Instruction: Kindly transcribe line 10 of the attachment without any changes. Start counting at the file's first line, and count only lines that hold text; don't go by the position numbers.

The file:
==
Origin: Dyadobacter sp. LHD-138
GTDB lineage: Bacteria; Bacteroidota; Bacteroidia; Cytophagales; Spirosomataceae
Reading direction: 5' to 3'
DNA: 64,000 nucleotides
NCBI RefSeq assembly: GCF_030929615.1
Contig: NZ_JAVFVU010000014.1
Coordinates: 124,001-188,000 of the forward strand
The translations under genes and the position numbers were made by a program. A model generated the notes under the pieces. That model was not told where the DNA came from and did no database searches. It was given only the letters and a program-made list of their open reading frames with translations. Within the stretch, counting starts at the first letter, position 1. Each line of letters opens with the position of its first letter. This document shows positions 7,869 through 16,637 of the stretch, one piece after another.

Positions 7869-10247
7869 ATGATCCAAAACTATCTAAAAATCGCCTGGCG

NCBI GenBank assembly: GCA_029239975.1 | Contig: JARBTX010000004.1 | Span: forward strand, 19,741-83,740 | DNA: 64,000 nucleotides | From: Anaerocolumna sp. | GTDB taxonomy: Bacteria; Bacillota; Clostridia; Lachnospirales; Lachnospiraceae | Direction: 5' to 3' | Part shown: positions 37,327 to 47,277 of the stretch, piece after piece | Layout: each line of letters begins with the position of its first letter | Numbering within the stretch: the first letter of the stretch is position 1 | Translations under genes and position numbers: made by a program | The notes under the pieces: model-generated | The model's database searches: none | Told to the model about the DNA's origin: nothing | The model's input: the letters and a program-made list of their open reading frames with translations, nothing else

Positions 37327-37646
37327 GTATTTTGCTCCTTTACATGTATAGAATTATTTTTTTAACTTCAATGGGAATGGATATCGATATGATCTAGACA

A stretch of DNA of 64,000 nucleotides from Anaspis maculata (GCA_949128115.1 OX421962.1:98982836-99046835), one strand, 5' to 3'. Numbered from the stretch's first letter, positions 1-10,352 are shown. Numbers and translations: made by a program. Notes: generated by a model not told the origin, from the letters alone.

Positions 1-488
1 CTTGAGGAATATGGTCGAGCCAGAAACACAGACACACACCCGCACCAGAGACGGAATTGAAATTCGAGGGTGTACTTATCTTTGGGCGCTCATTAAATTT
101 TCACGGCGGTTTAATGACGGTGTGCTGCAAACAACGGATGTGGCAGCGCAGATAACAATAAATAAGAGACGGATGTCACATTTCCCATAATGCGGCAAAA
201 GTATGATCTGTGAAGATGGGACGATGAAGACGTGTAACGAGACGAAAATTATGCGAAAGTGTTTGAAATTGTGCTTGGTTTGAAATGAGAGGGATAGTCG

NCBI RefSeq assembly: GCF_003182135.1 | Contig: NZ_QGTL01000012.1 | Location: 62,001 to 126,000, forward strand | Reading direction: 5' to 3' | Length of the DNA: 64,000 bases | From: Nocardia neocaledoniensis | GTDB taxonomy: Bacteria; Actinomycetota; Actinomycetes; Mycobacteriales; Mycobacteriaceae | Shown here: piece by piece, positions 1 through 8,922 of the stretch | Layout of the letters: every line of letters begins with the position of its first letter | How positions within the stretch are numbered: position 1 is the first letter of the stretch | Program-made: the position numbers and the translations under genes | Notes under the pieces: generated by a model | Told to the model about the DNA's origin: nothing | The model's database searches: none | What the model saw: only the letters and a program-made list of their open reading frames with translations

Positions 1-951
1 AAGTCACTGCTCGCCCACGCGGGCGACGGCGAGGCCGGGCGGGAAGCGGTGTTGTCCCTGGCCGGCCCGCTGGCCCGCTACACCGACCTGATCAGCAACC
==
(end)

7869 ATGATCCAAAACTATCTAAAAATCGCCTGGCG